Our Silence Is Loud

Here+is+a+picture+of+masks+with+an+x+over+where+the+mouth+would+go%2C+an+imitation+of+the+temporary+tattoos+used+at+other+schools+to+represent+their+participation+in+the+Day+of+Silence.

Here is a picture of masks with an x over where the mouth would go, an imitation of the temporary tattoos used at other schools to represent their participation in the Day of Silence.

Every April, people in colleges, universities, high schools, middle schools, elementary schools, and workplaces spend a day not saying anything to observe the Gay, Lesbian and Straight Education Network’s (GLSEN) Day of Silence. A peaceful protest, the Day of Silence was created to oppose the silencing of LGBTQ+ people because of their sexuality or gender. 

The GLSEN Day of Silence was started in 1996 by Maria Pulzetti, a student at The University of Virginia. The next year, the Day of Silence spread to almost 100 Colleges and Universities. While started four years prior, the day became an official GLSEN project in 2000. GLSEN developed its first student leadership team as part of the Day of Silence.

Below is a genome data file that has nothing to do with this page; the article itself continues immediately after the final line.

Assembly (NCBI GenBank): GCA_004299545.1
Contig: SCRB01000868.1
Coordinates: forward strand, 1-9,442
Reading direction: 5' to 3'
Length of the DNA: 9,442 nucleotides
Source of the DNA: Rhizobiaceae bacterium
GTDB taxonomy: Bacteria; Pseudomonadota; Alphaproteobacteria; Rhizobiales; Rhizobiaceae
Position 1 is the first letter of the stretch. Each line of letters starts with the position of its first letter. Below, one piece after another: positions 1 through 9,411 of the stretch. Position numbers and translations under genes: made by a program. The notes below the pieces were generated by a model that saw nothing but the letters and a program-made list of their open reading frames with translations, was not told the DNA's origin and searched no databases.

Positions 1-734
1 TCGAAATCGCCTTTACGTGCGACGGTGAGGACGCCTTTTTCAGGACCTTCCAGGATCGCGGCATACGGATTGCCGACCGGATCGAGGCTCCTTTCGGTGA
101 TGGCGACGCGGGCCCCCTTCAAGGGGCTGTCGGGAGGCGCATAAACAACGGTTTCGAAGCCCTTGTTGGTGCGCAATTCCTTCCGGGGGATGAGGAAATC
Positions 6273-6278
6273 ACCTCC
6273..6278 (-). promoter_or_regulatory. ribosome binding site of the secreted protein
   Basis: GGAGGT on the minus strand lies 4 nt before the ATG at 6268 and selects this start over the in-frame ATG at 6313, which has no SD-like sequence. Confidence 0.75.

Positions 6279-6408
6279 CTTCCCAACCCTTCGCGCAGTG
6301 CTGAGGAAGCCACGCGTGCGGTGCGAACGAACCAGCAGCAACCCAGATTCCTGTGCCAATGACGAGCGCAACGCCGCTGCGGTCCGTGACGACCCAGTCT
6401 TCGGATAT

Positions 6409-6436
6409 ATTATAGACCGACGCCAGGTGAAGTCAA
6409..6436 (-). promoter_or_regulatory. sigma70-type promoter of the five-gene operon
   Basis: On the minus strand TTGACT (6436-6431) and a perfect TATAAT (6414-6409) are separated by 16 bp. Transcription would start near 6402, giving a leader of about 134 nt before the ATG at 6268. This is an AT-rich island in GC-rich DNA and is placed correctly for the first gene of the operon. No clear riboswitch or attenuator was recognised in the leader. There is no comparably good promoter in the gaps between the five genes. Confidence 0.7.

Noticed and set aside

This year, Oak Middle School’s very own Gay Straight Alliance (GSA) club is participating in the Day of Silence. It’s taking place on Friday, April 23 with several club members participating. 

In contrast to previous years, the GSA club has a small group of students. However, a GSA club member, Kyla Farrell, explained that the Day of Silence was unlike other protests. It is less dependent on the number of participants to gain acknowledgement from students. Farrell recognized the lack of numbers, but there is no lack of spirit for any participant. 

The GSA club has always been a passionate group of students and this activity demonstrates their enthusiasm to bring awareness to a cause they care about. The GLSEN Day of Silence is an opportunity for students to discover how they can help their fellow classmates and support the Day’s message.